Operational Resilience - An Introduction
The Story So Far
Operational Resilience is being positioned to sit alongside Financial Resilience as a main regulatory priority for Boards to focus on – it’s not going away.
The introduction of Operational Resilience is evolution not revolution – there is no need to reinvent the wheel and it may be regarded as a “wrapper” to bring existing Regulations and Frameworks together but viewed from a different perspective – that of the Customer.
"Our aim is to improve the ability of the financial services sector to absorb the impact of an unexpected event while continuing to perform its most important activities for the UK economy.”
Charlotte Gerken, Bank of England June 2017
"We define operational resilience as the ability of firms and FMIs and the financial sector as a whole to prevent, adapt, respond to, recover and learn from operational disruptions."
Megan Butler, UK FCA, December 2019
There are a number of new regulatory processes that firms must complete, which must be documented and evidenced in an annual Self-Assessment document.
Operational Resilience is a major focus of global regulators under the auspices of the BIS BCBS Operational Resilience Group (ORG). The UK regulators set out their proposals in Consultation papers published in December 2019 and all firms affected are now considering how to meet the new requirements (which were originally due to be published in 2H 2020 and take effect in 2H 2021).
Operational Resilience is an outcome and firms should leverage, to the extent possible, their existing frameworks (especially operational risk management) and tools to deliver the desired regulatory outcomes.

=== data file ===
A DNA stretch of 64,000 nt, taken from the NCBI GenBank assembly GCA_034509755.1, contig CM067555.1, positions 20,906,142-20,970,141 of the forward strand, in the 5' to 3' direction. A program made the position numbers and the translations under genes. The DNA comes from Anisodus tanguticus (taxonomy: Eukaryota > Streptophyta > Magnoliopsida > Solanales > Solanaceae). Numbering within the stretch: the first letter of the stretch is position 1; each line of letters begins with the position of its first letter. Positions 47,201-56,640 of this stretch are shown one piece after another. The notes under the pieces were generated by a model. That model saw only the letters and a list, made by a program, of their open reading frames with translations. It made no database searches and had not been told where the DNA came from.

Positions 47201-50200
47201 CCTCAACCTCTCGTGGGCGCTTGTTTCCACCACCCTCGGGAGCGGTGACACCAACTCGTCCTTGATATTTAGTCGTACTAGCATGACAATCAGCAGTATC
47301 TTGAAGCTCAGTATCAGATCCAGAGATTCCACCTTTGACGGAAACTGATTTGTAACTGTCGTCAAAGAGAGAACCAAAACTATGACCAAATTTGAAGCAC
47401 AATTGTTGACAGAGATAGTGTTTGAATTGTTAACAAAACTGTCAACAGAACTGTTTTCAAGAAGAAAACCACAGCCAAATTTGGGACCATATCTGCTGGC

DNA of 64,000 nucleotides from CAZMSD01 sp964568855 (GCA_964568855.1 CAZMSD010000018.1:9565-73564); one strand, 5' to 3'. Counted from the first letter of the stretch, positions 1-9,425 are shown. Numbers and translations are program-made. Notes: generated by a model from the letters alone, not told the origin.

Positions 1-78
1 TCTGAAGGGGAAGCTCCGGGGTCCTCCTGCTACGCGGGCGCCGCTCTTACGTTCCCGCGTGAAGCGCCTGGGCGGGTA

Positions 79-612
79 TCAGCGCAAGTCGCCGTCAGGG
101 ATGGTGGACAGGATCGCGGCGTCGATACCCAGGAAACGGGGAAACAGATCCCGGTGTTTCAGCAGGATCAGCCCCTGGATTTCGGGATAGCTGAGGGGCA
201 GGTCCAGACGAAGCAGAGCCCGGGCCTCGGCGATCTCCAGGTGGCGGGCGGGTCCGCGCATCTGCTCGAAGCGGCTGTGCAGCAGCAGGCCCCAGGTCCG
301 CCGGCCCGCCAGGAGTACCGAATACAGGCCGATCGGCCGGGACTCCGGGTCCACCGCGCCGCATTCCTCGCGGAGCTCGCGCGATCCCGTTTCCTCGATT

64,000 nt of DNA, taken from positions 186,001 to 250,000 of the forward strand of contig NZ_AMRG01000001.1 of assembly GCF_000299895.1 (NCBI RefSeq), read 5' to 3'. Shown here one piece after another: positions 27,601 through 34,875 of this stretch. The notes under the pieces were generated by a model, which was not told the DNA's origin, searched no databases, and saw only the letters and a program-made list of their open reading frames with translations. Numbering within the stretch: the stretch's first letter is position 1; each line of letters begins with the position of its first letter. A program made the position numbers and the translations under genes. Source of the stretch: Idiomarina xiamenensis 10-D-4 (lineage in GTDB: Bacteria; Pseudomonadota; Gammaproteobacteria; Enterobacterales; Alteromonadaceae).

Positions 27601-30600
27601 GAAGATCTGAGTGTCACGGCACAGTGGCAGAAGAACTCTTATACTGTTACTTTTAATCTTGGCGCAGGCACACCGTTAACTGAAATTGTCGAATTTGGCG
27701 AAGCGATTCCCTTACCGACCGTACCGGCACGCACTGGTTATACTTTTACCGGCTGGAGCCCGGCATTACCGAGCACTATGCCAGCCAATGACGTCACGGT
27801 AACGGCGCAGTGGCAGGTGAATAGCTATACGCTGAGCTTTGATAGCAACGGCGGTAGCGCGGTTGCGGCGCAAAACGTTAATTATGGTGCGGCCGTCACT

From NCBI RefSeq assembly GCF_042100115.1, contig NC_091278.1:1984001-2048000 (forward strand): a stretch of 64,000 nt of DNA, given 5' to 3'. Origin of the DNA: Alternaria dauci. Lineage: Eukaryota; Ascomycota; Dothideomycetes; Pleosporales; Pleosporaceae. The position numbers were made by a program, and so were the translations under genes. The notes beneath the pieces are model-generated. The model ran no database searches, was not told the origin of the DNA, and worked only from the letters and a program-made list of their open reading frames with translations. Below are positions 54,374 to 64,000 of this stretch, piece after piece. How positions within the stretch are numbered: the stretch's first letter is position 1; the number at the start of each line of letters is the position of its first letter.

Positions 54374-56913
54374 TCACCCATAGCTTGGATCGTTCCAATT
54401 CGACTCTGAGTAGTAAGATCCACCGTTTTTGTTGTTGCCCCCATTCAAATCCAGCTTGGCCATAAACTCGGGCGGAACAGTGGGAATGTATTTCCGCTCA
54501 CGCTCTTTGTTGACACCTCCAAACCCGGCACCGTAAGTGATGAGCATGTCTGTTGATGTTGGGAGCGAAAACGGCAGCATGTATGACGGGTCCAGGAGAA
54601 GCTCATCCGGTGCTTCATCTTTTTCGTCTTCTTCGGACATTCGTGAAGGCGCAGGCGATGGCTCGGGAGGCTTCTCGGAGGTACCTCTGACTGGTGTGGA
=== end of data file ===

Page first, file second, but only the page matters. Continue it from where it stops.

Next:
Consultation Papers Published in December 2019
In December 2019 the Bank of England (the Bank), Prudential Regulation Authority (PRA) and Financial Conduct Authority (FCA) published a shared policy summary and co-ordinated consultation papers (CPs) on new requirements to strengthen operational resilience in the financial services sector.
Building the operational resilience of firms and Financial Market Infrastructures (FMIs) is a shared priority for the three supervisory authorities. The co-ordinated CPs build on the concepts set out in the operational resilience Discussion Paper published by the authorities last year, addressing many of the proposed policy changes based on the responses we received.
The policy proposals make it clear that firms and FMIs are expected to take ownership of their operational resilience and that they will need to prioritise plans and investment choices based on their impacts on the public interest.
If disruption occurs firms are expected to communicate clearly, for example providing customers with advice about alternative means of accessing the service.
Andrew Bailey, FCA Chief Executive, said: ‘It is in the public interest that a resilient financial system is able to supply the most important services with minimal interruption even during severe operational events. The proposed new requirements are aimed at achieving this outcome.
‘Disruptive events can have a high impact on consumers and businesses so firms and FMIs need to know where the risks to their service delivery lie and to make sure that they are prepared for any service disruption by testing their planned response.’
Sam Woods, CEO of the PRA and Deputy Governor for Prudential Regulation, said: ‘Operational resilience is a vital part of firms’ safety and soundness, and has become an important priority for the PRA. This consultation marks the next stage of integrating operational resilience into our regulatory framework. Alongside this, our proposals on outsourcing and the cloud will steer firms to be resilient in their adoption of new technologies.